The European Banking Authority (EBA) requires Strong Customer Authentication (SCA) for electronic payments to improve security.
However, On-Device Biometrics is no longer considered sufficient for SCA, as ruled by the EBA on 31st January 2023.
This article will examine the decision’s rationale and impact on banks, businesses, and consumers.
Strong Customer Authentication (SCA) is an authentication process that requires two or more independent authentication factors for a customer to securely access their online accounts or complete an online payment transaction. It is a security requirement set by the European Banking Authority (EBA) for customer authentication in the European Economic Area (EEA). SCA requires customers to provide two or more of the following authentication factors as depicted within figure 1 below: E.g., something the customer knows (e.g., a password or PIN), something the customer possesses/owns (e.g., a mobile phone or security token), and something the customer is (e.g., biometric data such as a face, fingerprint, or voice recognition).
Why is Strong Customer Authentication important?
SCA is important because it aims to reduce fraud and unauthorised access to customer accounts. By implementing SCA, banks and PSPs can provide customers with a higher level of security and protect them from financial losses due to fraudulent activities. Additionally, complying with SCA is a legal requirement, and failure to do so may result in penalties and loss of customer trust.
How does SCA affect your businesses?
Strong Customer Authentication (SCA) implications for banks and businesses are significant. Here are some key points:
- Compliance: banks and businesses in the EEA and the UK must follow SCA regulations to avoid penalties.
- Fraud reduction: SCA is expected to reduce fraud and improve electronic payment security, building customer trust and loyalty.
- Innovation opportunities: new authentication tech and processes may lead to innovation and differentiation among businesses, offering a seamless customer experience.
- Customer experience: SCA may impact the checkout process but offers a more secure experience, improving customer trust.
- Communicate with customers: businesses must inform customers about SCA requirements and how to complete transactions.
What does the EBA say about biometric authentication on devices?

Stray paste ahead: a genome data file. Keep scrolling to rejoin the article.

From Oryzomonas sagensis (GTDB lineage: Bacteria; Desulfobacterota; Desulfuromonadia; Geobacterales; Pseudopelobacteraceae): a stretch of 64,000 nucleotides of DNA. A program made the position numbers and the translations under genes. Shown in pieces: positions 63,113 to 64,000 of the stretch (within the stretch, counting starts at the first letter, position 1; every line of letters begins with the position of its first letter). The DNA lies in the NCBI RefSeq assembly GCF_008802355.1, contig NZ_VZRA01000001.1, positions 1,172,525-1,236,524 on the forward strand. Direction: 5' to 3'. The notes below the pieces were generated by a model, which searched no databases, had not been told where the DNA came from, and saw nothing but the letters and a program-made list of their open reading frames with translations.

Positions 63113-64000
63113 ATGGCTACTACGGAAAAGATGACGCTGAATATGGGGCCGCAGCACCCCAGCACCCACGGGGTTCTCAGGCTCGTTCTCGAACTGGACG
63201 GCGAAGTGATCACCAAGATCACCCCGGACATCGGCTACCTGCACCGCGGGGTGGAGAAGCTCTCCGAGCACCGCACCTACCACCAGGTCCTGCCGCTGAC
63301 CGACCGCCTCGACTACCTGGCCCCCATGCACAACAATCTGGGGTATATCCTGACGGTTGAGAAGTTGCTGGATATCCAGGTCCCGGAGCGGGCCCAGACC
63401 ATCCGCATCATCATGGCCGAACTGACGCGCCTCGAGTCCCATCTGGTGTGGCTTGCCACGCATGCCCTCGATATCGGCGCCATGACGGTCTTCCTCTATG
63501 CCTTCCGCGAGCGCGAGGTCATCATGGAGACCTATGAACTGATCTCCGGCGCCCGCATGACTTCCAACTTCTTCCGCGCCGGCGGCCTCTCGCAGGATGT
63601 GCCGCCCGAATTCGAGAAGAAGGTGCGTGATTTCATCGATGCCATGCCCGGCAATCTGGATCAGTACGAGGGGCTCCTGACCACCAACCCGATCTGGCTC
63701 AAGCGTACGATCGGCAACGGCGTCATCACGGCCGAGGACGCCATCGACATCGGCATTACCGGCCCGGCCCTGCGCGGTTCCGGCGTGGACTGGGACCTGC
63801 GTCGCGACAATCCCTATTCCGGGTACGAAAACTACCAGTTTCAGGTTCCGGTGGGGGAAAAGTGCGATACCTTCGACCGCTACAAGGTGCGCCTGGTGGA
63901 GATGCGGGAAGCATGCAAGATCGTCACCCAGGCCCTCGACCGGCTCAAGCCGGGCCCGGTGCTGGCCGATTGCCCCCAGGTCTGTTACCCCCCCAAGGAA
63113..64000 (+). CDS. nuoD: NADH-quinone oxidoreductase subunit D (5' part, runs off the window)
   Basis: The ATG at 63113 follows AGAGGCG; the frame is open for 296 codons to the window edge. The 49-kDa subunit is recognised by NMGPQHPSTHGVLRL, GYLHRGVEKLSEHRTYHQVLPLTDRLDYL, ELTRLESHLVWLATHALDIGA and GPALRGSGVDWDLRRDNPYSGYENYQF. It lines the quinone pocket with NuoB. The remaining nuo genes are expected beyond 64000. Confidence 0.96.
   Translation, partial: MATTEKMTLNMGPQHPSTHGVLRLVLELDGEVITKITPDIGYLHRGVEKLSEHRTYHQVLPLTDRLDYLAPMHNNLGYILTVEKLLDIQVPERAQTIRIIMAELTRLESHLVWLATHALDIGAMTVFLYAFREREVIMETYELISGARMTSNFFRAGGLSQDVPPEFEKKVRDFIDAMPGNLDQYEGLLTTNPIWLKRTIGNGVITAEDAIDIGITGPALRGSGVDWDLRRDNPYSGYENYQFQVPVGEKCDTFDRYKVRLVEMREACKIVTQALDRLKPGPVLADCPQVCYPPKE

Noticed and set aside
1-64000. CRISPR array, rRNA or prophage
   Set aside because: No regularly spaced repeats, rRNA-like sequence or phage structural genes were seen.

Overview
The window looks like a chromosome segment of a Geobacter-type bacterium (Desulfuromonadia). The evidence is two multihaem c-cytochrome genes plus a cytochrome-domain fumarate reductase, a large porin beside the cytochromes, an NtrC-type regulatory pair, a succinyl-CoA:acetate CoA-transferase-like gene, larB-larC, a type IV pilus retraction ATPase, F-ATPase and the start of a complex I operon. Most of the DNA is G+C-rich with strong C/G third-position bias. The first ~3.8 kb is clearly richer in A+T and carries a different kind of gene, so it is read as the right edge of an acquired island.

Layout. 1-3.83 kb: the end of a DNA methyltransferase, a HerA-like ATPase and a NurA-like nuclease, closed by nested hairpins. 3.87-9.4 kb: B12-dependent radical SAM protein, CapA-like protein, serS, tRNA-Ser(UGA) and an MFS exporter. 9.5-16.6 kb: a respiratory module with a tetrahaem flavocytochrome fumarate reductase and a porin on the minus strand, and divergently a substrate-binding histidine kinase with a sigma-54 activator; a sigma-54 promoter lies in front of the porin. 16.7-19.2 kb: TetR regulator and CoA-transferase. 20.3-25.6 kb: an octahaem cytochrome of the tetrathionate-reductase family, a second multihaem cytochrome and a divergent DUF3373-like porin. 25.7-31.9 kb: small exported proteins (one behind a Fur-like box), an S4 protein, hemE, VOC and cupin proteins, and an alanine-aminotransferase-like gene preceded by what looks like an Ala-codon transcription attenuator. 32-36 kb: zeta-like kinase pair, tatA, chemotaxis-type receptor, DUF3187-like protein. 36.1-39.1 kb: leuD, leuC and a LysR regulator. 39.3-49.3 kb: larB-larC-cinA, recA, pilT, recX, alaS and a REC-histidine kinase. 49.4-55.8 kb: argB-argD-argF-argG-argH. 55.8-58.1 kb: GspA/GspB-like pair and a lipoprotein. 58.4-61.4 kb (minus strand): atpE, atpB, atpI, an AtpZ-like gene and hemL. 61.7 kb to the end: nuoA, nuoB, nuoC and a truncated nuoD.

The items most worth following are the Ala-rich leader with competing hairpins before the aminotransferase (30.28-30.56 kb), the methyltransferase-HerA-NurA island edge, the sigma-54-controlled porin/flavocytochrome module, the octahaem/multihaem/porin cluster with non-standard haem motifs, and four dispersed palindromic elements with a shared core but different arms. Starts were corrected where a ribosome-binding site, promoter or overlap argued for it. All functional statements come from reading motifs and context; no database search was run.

On January 31, 2023, the EBA responded to the following questions submitted by a Financial Institution regarding mobile device biometrics.
The first clarification (Q&A 5622) says that using a digital payment card to make payments requires extra SCA security measures unless there are specific reasons why it’s unnecessary.
The second clarification (Q&A 6145) says that using biometrics (like a fingerprint) or a PIN/password as a biometric authentication method to unlock a phone cannot be considered a good way of verifying identity to add a payment card to a digital wallet if the issuer of the payment card does not control the screen locking mechanism of the phone.
The last clarification (Q&A 6464) says that creating a new digital token, and connecting it to a device or user, also needs extra SCA security measures.
Essentially, the EBA says mobile authentication methods are only secure if the issuer can control them or ensure the user is legitimate.
On-device biometrics like FaceID and TouchID use biometric technology to grant users access to their devices using their fingerprint or facial recognition. Once users purchase their device, they only need to register their biometric factors to activate this authentication method. Multiple biometric factors can be registered on the same device, allowing multiple users to unlock it using their biometrics.
However, the EBA recommends that a biometric solution be controlled by the card issuer and associated with the customer’s official identity to be used as an element of Strong Customer Authentication.
Udentify’s biometric authentication technology validates a person’s official identity before registering their biometrics, ensuring that the person presenting the identity document is genuine and present in the process, further validating this with liveness detection.
Once Udentify completes the identity verification process, they can use various biometric authentication methods, such as facial and voice recognition. These can include accessing private customer areas or mobile apps.
Udentify ensures that only the authorised user gains access. This way, banks and financial services institutions comply with the EBA’s requirements.
One of the main advantages of Udentify’s cloud biometrics is that it provides more flexibility and scalability, offers centralised management and scalability, and is iBeta certified for proof of liveness.
Udentify’s technology combines biometric authentication with liveness detection, ensuring that the presented person using the digital wallet or payment method is the correct and live user. Udentify’s solution meets the PSD2 requirements for SCA while providing a frictionless and user-friendly experience.
With Udentify, businesses can add an extra layer of security to their payment systems, helping them comply with PSD2 regulations and reduce the risk of fraudulent transactions. Udentify’s technology can be seamlessly integrated into existing payment systems. It can be customised to fit the needs of each business, making it a versatile and scalable solution for complying with PSD2.
Further to the PSD2 SCA authentication requirements, Udentify delivers a seamless authentication method across devices while completely removing identity fraud within authentication.
Contact us for a live demo for more information on what Udentify can do for your business and customers.